Resilience Drives Leavey Alumni Peter Giacchi to Lead Securities Trading into the Future
Before the internet took off in the mid-90s, stock trading was manual and cumbersome. While it worked at the time, it’s hard to believe every share of stock traded was recorded by a clerk on a keyboard. It took 4 clerks to record the sale of just one stock. Fast forward a few years and 40 stocks could be traded with no clerks. As the markets became more systematic and algorithmic, technology allowed people to execute trades from their cell phones. The markets have become more efficient and more open to a wider audience of potential investors.
Peter Giacchi '92 grew up in Manhattan, where his mother and multiple family friends were traders and brokers. He started his Wall Street career in 1992 at a family firm and has seen first-hand how technology has dramatically changed the markets over the past 30 years.
While the markets were adapting and evolving, Giacchi’s career focused on the New York Stock Exchange designated market maker (DMM) business at Citadel Securities. Companies that want to list their shares on the public market select a DMM to help them secure capital and ensure investors can trade their shares seamlessly. Citadel Securities is the largest player in the DMM space, responsible for 60% of the symbols currently traded on the exchange. A full 80% of all new listings on the NY Stock Exchange – IPOs, spin-offs, mergers – select Citadel Securities to be their DMM. The firm is responsible for approximately 25% of all equity trading and 35% of all retail volume in the US.
“This is an industry where you are never going to be right all the time. The markets ebb and flow, but they also pivot and succeed. And so does Citadel Securities. We talk to the C-level executives of the largest companies every day. Being able to react quickly to the market is how we get to an 80% win rate.”
As the head of DMM Floor Trading at one of the largest trading firms in the world, Giacchi plays an important role in how the markets function and evolve. His primary responsibilities include:
- Helping the markets run more efficiently by committing capital and providing liquidity to facilitate trading, particularly in times of volatility
- Maintaining relationships with the 1,600 operating companies that use Citadel Securities as their DMM; his team of traders helps these companies understand what drives performance in their shares
- Bringing new companies that are going public to the New York Stock Exchange and Citadel Securities
The Evolution of the Markets
Expanding markets appeal to new investors, creating more capital for private companies that want to access public markets. One of the most significant changes, according to Giacchi, is how technology has changed what traders are doing.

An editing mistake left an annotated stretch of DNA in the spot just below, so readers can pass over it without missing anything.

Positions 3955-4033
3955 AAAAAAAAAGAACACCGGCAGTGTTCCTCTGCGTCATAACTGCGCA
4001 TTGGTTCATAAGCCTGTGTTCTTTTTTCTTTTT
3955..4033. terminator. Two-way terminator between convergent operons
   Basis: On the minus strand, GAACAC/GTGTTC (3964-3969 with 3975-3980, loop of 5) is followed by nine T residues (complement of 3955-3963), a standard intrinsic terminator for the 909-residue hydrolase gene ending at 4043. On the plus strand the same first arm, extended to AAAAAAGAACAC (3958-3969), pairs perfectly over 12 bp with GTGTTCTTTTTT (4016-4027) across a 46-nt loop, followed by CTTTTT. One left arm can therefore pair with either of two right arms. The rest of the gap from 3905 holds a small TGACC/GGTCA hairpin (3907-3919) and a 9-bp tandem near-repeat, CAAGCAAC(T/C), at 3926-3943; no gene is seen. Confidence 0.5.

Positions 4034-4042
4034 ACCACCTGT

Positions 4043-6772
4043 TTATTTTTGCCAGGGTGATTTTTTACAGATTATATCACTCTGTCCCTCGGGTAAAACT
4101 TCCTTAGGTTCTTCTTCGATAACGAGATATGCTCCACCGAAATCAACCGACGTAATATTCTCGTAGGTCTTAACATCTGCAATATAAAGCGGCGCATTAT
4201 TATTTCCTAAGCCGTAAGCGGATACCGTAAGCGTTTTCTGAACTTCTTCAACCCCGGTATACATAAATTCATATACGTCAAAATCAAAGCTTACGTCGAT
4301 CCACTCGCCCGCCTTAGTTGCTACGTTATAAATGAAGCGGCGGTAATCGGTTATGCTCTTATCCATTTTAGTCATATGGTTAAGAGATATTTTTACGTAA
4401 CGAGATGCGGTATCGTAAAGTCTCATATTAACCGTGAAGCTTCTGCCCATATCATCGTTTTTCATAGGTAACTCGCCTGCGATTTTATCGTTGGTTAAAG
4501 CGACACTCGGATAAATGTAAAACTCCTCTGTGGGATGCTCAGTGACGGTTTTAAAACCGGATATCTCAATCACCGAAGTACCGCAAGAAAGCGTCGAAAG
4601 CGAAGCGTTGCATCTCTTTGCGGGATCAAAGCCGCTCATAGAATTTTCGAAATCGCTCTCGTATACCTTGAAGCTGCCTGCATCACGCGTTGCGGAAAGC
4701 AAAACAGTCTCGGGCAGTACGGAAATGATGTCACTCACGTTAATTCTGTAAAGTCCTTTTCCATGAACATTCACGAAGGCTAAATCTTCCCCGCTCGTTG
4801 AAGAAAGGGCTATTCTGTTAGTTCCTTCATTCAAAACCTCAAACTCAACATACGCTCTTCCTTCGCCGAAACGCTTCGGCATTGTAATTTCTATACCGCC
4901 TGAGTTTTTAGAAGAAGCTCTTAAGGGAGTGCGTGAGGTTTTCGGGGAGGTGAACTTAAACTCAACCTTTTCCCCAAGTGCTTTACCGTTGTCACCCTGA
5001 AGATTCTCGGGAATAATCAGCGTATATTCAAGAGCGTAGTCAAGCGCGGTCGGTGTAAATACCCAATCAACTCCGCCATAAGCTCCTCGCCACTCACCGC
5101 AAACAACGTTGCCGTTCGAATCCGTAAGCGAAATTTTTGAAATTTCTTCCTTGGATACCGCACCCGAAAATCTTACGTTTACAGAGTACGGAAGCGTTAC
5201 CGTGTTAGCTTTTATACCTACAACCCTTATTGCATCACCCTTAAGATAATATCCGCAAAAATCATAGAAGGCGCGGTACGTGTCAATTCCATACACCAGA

Fifteen years ago, traders were focused on trading, and the company relationship was secondary. As trading became more systematic, algorithmic, and electronic, traders in the DMM role could focus more on the client relationship. “Efficiencies have made it possible for traders to focus on higher order tasks and build better relationships with clients”, Giacchi explained. Things that can be programmed are programmed, leaving more time to drive business insights and add more value to clients.
Giacchi is leading the Citadel Securities DMM team to a unique place with a strong value proposition. The firm has the capital to provide liquidity, the technology to control risk, and the people who understand the importance of relationships. In addition, they have scale that no one else has, which allows Citadel Securities to bring more data and insights to enable companies to thoroughly understand their performance.
Market and Personal Resilience
Much like the market, Giacchi has demonstrated his own resilience over time. He knew from a young age he would attend a Jesuit college, but he didn’t know just how much of a long-term impact it would have on his life. He attended a Jesuit high school in Manhattan and he wanted to continue on the same path. “They were free thinkers. They really pushed you to have an opinion. They embraced vigorous debate. They never said you were wrong.” Giacchi explained. He also knew he wanted to go away for school and experience something different from the Manhattan big city experience. When Giacchi and his family visited Santa Clara, “I felt like I belonged there and wanted to spend the next four years there.”
He almost didn’t spend four years there. During his sophomore year, Giacchi was in a horrific car accident that killed his roommate and left Giacchi with many injuries – two broken arms, a broken eye socket, 160 stitches, skin damage requiring grafts – and a very long recovery time. His parents wanted to take him back to the East Coast, but one of the Fathers at Santa Clara told them, “If you take him home now, he’ll never deal with what happened; let him grieve with his friends; let us take care of him.”
And they did. Santa Clara and his roommates took care of Giacchi as a person and a student. With two arms in casts, he needed help with everything from feeding to getting dressed and his roommates proved to be the truest of friends in every sense of the word.
Looking back on the experience, Giacchi said, “Trust in the fact that you believe you are in the right place. Don’t make a decision about college on who has the biggest football stadium – where do you belong? Have faith in your decision because in your heart you know where you belong. I’m not sure what would have happened if I left Leavey and Santa Clara, but I can say with certainty that whatever road I would have taken to recovery would have been much more arduous without Santa Clara.”